Resilience, Pain Interference, and Upper Limb Loss: Testing the Mediating Effects of Positive Emotion and Activity Restriction on Distress

Michaela V. Walsh, Trey W. Armstrong, Julia Poritz, Timothy R. Elliott, Warren T. Jackson, Tiffany Ryan

Research output: Contribution to journalArticlepeer-review

22 Scopus citations


Objective To test mediating effects of positive emotion and activity restriction on the associations of resilience and pain interference with distress reported by individuals with traumatic upper limb loss evaluated for prosthetics. Design Cross-sectional correlational study of several demographic and self-report measures of resilience, pain interference, activity restriction, positive emotions, and symptoms of depression and posttraumatic stress. Setting Six regional centers throughout the United States. Participants A total of 263 prospective participants consented to be evaluated for eligibility and need for upper extremity prosthetics; participants (N=202; 57 women [28.2%] and 145 men [71.8%]; mean age, 41.81±14.83y; range, 18.01-72.95y) who sustained traumatic injuries were retained in this study. Most of them were identified as white (70.8%; n=143), followed by black (10.4%; n=21), Hispanic (9.9%; n=20), Asian (3.0%; n=6), other (1.5%; n=3), and missing (4.5%; n=9). Interventions Not applicable. Main Outcome Measures Primary Care Posttraumatic Stress Disorder Screen and depression screen. Results Resilience and pain interference were significantly correlated in predicted directions with positive emotions, activity restriction, and the 2 distress variables. A path model revealed that the associations of resilience and pain interference with both distress variables were completely mediated by positive emotions and activity restriction. There were no significant direct effects of resilience or pain interference on either distress variable. Conclusions Resilience may facilitate adjustment via beneficial and predicted associations with positive emotions and active engagement with the environment. These relations are independent of the significant and inverse associations of pain interference with these same variables. Longitudinal research is needed to understand interactions between positive emotions and activity over time in promoting adjustment after traumatic limb loss. Individuals reporting depression and/or posttraumatic stress disorder symptoms may require interventions that reduce avoidance and promote activities that may increase the likelihood of experiencing positive emotions.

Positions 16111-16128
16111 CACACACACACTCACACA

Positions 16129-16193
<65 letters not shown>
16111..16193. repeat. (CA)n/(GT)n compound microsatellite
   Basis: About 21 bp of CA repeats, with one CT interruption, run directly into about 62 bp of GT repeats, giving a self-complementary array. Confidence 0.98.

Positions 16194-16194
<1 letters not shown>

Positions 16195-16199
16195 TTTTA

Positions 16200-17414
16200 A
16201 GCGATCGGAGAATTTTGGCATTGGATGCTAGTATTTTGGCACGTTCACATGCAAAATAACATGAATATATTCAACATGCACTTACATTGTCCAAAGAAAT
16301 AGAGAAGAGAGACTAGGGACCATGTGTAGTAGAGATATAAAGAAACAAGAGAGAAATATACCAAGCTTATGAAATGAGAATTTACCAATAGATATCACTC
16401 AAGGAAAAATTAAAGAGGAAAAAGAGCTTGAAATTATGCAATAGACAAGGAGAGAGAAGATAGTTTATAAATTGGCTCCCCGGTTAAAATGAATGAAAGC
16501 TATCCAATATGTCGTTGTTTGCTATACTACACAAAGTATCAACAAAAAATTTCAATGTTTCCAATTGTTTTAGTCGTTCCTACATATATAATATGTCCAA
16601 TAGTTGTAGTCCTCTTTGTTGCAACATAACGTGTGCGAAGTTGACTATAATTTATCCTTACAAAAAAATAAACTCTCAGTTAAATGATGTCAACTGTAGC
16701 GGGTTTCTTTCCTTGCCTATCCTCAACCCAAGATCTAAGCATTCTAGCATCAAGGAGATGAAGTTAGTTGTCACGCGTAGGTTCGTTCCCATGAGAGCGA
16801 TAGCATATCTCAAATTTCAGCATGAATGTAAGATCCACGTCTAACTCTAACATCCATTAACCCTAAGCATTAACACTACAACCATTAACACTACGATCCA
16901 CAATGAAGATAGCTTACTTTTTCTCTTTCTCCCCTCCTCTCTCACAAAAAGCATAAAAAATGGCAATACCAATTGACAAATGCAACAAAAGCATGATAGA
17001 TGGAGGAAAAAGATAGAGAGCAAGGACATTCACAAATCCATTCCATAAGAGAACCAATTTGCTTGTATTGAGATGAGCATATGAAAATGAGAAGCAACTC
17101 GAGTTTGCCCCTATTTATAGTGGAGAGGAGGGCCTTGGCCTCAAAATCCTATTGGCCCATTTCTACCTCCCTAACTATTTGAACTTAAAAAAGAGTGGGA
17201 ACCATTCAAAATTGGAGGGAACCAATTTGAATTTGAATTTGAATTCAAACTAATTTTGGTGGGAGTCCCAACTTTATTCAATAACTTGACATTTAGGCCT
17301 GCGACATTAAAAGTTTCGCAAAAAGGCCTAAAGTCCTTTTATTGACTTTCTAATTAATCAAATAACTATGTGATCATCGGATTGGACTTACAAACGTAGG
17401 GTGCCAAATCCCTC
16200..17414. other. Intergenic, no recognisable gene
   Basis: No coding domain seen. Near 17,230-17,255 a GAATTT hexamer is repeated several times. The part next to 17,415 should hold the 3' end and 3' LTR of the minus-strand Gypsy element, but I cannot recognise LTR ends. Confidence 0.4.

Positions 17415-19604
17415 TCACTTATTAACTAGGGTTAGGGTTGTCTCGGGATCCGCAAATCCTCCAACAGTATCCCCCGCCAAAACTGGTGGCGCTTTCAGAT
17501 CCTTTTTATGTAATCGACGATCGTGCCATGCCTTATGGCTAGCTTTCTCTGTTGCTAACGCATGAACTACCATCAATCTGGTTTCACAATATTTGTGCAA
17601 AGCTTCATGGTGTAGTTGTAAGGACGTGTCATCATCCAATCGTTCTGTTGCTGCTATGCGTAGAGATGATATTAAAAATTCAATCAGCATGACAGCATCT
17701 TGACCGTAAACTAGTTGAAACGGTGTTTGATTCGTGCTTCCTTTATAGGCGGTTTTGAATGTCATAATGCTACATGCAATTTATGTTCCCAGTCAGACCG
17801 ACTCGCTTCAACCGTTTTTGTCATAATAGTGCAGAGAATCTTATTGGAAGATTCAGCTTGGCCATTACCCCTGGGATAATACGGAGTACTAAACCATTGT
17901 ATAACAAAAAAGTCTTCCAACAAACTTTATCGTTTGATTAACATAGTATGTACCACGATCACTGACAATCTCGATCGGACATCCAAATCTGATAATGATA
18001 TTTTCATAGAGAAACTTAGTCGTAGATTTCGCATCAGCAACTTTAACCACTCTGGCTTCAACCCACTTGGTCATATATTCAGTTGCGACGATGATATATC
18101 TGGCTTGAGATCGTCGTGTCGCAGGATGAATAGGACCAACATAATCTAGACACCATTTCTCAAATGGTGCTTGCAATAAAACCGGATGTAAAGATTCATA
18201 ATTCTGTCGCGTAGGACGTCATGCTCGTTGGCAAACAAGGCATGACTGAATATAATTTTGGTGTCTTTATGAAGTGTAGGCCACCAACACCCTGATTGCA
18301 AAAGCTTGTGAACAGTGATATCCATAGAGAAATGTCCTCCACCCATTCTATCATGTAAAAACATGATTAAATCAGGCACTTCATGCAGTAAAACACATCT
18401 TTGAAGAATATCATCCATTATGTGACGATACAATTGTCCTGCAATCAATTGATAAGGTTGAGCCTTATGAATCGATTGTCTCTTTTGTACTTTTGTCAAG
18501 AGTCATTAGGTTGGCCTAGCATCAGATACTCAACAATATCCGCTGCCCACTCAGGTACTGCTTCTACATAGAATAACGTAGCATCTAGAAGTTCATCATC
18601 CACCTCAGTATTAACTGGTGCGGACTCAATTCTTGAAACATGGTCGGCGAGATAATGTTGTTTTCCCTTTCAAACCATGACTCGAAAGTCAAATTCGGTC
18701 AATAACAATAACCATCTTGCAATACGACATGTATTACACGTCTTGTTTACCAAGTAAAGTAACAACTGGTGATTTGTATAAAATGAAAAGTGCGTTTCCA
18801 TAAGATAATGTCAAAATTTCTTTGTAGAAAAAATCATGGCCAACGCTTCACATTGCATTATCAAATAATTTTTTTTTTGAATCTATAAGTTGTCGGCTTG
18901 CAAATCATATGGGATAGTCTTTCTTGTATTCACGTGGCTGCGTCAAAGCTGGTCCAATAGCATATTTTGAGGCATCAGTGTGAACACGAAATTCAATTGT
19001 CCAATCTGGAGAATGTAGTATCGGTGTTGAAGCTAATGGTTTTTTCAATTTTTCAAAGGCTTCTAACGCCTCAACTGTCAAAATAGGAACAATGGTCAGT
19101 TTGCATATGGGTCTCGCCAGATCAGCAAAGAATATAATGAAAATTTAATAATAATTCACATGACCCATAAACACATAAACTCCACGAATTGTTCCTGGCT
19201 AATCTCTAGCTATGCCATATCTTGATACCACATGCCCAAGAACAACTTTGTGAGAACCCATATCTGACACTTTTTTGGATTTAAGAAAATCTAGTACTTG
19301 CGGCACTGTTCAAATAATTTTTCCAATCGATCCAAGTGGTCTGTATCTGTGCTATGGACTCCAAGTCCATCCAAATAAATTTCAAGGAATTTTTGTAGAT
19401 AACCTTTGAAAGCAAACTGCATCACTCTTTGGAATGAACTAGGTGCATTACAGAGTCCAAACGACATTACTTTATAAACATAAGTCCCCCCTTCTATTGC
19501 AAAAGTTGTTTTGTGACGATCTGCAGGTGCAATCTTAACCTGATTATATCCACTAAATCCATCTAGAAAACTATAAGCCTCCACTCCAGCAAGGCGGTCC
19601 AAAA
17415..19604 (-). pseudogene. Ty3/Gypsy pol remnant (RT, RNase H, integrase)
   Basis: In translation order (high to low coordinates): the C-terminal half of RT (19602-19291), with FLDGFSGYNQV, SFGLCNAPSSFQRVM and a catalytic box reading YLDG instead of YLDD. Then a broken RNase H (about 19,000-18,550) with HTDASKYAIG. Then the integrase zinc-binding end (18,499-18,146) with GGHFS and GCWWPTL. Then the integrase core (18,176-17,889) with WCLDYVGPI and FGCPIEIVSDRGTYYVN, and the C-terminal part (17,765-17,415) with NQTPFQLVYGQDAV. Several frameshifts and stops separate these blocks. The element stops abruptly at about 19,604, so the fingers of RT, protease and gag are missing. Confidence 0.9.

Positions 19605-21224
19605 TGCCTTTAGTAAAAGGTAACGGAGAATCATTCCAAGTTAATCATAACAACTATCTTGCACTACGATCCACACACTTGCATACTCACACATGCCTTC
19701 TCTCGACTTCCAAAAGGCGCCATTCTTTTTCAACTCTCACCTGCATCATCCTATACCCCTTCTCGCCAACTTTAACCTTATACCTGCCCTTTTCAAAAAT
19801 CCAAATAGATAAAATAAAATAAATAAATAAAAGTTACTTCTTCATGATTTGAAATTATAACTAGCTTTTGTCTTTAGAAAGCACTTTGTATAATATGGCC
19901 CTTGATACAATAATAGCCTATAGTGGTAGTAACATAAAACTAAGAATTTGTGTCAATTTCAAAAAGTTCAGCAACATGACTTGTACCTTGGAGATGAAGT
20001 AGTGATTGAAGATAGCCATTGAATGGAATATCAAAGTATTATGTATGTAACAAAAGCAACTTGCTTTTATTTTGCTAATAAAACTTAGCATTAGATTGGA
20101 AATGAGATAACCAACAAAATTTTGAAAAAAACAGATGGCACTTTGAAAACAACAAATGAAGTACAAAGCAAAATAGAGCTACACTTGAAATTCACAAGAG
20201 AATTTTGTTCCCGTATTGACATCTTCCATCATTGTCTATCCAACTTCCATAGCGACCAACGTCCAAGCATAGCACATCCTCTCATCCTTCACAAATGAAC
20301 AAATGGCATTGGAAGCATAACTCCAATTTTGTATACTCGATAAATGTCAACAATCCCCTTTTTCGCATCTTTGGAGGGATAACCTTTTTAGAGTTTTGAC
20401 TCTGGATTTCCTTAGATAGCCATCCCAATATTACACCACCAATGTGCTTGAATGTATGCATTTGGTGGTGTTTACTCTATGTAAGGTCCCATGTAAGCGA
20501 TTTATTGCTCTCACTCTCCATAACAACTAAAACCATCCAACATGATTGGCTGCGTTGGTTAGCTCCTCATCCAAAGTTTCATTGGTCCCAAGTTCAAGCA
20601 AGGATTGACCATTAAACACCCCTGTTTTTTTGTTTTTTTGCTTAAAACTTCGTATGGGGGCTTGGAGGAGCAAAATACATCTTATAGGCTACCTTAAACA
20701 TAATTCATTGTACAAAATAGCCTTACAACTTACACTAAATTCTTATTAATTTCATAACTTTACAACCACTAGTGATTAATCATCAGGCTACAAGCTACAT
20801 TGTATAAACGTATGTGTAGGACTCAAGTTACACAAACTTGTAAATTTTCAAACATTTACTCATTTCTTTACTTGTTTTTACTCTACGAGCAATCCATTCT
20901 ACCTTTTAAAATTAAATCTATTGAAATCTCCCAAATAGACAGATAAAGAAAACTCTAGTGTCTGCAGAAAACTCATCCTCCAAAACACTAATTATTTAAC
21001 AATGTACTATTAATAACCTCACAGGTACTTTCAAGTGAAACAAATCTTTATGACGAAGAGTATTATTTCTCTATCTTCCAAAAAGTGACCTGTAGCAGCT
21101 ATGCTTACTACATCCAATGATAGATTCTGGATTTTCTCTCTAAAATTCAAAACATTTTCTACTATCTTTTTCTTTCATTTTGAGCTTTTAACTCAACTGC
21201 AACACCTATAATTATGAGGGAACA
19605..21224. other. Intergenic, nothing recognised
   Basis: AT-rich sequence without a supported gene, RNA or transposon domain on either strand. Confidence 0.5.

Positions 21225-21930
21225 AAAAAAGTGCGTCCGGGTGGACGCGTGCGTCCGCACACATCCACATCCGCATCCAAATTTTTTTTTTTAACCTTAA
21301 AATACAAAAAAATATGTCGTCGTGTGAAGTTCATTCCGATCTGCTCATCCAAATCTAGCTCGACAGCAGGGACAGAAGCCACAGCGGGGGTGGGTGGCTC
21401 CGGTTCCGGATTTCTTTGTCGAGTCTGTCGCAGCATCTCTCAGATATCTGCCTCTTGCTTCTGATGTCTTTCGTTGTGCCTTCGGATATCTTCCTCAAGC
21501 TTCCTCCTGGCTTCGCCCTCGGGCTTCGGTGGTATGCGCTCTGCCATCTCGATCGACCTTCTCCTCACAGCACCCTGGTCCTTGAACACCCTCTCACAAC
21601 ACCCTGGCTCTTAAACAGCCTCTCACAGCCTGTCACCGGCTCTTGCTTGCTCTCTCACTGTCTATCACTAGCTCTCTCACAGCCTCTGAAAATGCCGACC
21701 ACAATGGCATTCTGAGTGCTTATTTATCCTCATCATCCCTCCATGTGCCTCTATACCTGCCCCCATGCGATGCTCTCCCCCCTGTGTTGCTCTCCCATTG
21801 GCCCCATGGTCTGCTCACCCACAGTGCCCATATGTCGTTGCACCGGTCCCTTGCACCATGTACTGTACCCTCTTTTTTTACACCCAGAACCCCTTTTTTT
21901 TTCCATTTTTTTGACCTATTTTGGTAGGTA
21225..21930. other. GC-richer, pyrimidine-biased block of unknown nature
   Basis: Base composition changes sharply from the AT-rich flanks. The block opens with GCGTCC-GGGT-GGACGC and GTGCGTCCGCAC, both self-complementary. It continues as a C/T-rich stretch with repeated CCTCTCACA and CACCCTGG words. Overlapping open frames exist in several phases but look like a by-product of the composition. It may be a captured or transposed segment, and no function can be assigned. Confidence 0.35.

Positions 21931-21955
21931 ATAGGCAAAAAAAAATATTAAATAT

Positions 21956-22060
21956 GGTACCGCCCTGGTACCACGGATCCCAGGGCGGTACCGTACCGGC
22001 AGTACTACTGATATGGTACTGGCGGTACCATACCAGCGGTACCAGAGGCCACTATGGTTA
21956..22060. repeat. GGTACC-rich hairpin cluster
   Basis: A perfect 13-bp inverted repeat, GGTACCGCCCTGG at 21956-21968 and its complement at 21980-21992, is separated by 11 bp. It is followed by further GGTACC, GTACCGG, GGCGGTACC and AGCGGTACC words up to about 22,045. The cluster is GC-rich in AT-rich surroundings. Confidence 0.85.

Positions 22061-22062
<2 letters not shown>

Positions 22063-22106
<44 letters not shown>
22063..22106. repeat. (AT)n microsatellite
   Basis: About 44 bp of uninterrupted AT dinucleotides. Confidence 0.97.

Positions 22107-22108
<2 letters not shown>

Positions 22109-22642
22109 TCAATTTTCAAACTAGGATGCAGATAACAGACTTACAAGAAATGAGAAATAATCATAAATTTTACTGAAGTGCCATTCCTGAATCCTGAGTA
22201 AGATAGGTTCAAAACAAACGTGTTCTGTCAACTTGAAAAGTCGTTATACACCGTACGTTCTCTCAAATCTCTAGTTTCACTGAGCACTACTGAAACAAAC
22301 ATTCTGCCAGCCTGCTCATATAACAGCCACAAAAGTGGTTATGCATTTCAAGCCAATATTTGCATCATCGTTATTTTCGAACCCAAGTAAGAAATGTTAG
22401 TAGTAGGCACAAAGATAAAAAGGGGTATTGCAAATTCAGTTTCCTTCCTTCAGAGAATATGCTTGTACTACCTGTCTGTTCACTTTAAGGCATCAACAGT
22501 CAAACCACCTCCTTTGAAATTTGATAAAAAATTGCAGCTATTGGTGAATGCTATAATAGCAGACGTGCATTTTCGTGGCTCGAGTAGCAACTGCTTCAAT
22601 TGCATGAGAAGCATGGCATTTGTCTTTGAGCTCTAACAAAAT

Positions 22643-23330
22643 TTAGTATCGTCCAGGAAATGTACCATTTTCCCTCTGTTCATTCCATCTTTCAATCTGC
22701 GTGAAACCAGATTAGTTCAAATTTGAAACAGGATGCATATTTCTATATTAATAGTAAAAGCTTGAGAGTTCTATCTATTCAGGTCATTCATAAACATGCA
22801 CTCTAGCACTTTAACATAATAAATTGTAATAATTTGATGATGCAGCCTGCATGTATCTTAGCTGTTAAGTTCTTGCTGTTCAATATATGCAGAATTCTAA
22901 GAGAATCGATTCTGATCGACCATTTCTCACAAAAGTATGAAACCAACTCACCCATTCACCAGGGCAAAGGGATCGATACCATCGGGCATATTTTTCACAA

Original languageEnglish (US)
Pages (from-to)781-787
Number of pages7
JournalArchives of Physical Medicine and Rehabilitation
Issue number5
StatePublished - May 1 2016
Externally publishedYes


  • Amputation
  • Emotions
  • Pain
  • Rehabilitation
  • Resilience, psychological
  • Social participation

ASJC Scopus subject areas

  • Physical Therapy, Sports Therapy and Rehabilitation
  • Rehabilitation


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